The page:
In 2016, the United Kingdom and Ireland were the only EU Member States to report that a majority of their turnover from web sales was derived from business to consumer relationships. By contrast, the share of total turnover that was derived from web sales made through business to business and business to government relationships was five times as high as the share from business to consumer relationships in Belgium and Hungary and four times as high in Latvia and Poland.
More than twice as many enterprises with web sales used their own websites or apps for sales than used e-commerce marketplaces
Looking in more detail at web sales, Figure 11 provides an analysis by type of sale of enterprises that made web sales in 2016. The information is split between those enterprises that made web sales via their own website or apps and those enterprises that made web sales via e-commerce marketplaces; the latter may facilitate economic growth by enabling sellers to access new markets and reach new customers at lower cost.
During 2016, 85 % of enterprises in the EU-28 with web sales used their own website or apps for sales, while 39 % used an e-commerce marketplace. The highest percentages of enterprises with web sales via their own website or apps were recorded in the Czech Republic (98 %), Slovakia and Finland (both 97 %), Croatia (96 %) and Latvia (95 %), while the lowest shares were registered in Slovenia (64 %), Germany and Luxembourg (both 75 %). The share of enterprises with web sales that made use of e-commerce marketplaces peaked at 54 % in Italy and 52 % in Germany (none of the remaining Member States recorded shares above one half). By contrast, just 14 % of enterprises with web sales in the Czech Republic, Croatia and Finland sold via e-commerce marketplaces, while this share was also less than one fifth of all enterprises with web sales in Denmark (16 %) and Sweden (17 %).
A greater share of enterprises made web sales within their own national markets than elsewhere within the EU or outside of the EU
E-commerce enables enterprises to establish a presence not only in local or regional markets, but also in national and international markets, allowing some businesses to extend their economic activities beyond national borders. Moreover, e-commerce has the potential to reshape the European Single Market for enterprises and private consumers by enabling price and product-related comparisons.
In 2016, almost all enterprises in the EU-28 that made web sales (16 %) sold to customers in their own (home) country, while 7 % of all EU-28 enterprises made web sales to other EU Member States and 5 % to other countries in the rest of the world. In 2016, the highest proportions of enterprises with web sales to other EU Member States countries were recorded in Ireland (13 %), followed by Lithuania and Austria (both 12 %), while Malta, the Netherlands and Slovenia also recorded double-digit shares. By contrast, the share of enterprises making web sales to other EU Member States fell to less than 5 % in Latvia, Poland, Bulgaria and Romania (see Figure 12).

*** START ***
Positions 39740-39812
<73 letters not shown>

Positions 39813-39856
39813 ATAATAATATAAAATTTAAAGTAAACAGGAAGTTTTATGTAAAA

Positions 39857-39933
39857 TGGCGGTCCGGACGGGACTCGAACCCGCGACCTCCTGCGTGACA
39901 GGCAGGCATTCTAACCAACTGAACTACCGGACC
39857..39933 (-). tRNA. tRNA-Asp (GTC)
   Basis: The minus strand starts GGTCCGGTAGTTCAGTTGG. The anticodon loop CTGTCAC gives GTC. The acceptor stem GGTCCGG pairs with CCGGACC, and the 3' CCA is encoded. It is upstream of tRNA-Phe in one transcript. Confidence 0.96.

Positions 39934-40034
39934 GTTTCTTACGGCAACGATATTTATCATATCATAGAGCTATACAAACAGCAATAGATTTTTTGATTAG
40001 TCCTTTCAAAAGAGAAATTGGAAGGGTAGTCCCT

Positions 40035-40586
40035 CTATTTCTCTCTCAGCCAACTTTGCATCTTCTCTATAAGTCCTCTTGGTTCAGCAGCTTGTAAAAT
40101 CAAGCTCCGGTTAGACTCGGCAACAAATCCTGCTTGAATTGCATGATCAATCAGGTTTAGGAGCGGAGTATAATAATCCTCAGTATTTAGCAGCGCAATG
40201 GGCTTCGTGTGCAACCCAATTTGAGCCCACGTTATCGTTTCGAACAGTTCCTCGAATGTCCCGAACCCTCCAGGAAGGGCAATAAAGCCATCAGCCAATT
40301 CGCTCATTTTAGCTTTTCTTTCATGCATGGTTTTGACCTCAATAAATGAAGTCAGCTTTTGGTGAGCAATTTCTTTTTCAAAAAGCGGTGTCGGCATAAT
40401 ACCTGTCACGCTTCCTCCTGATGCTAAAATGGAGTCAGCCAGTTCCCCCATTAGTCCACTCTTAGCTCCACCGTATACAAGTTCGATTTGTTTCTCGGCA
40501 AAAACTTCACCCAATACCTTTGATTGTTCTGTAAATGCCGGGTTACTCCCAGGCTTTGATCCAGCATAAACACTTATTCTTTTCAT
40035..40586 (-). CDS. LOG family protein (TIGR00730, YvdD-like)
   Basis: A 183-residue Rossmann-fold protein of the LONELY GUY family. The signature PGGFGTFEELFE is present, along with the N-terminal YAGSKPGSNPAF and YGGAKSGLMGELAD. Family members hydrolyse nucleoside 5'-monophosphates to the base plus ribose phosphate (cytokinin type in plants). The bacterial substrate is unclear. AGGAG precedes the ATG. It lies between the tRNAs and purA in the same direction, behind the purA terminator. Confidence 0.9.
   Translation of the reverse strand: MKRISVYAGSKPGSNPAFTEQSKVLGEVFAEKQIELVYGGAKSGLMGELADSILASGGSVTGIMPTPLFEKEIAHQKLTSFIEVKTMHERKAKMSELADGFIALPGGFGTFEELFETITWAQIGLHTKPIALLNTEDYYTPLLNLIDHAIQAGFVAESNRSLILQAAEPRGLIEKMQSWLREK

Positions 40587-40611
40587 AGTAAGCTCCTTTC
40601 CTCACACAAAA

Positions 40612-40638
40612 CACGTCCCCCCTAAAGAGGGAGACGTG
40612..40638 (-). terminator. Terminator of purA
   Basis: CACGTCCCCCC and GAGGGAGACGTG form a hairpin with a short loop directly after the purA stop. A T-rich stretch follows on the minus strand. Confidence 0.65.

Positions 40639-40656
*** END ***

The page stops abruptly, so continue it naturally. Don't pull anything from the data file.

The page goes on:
In 2016, Ireland also recorded the highest share of enterprises declaring that they made web sales to the rest of the world (outside of the EU), this proportion rising to 11 %; Ireland was the only EU Member State with a share that was in double-digits. The next highest shares were recorded in Malta (8 % of enterprises made web sales to the rest of the world), Cyprus, Austria and the United Kingdom (all 7 %).
Around two fifths of enterprises in the EU-28 having received orders via a website or via apps reported difficulties for making web sales to other EU Member States
The majority (59 %) of enterprises in the EU-28 having received orders via a website or via apps during 2016 reported no difficulties for making web sales to other EU Member States (see Figure 13). However, almost four in ten (38 %) EU-28 enterprises reported hampering factors: these concerned economic reasons — such as the high cost of delivering/returning products (27 %), linguistic or technical barriers — such as a lack of knowledge for foreign languages (13 %) or issues linked to being unable to adapt product labelling (9 %), or judicial reasons — such as issues related to resolving complaints and disputes (12 %).
Data sources and availability
Rapid technological changes in areas related to the internet and other new applications of ICTs pose challenges for statistics. As such, this area of statistics changes at a relatively rapid pace, compared with most other official statistics. Indeed, statistical tools are adapted to satisfy new demands for data and the ICT survey is reassessed on an annual basis in order to reflect the rapid pace of technological change.
The information presented in this article is based on the results of a Community survey on ICT usage and e-commerce in enterprises. The statistics were obtained from enterprise surveys conducted by national statistical authorities. The results of this annual survey are used to benchmark ICT-driven developments, both by following developments for core variables over time and by looking in greater depth at other aspects at a specific point in time.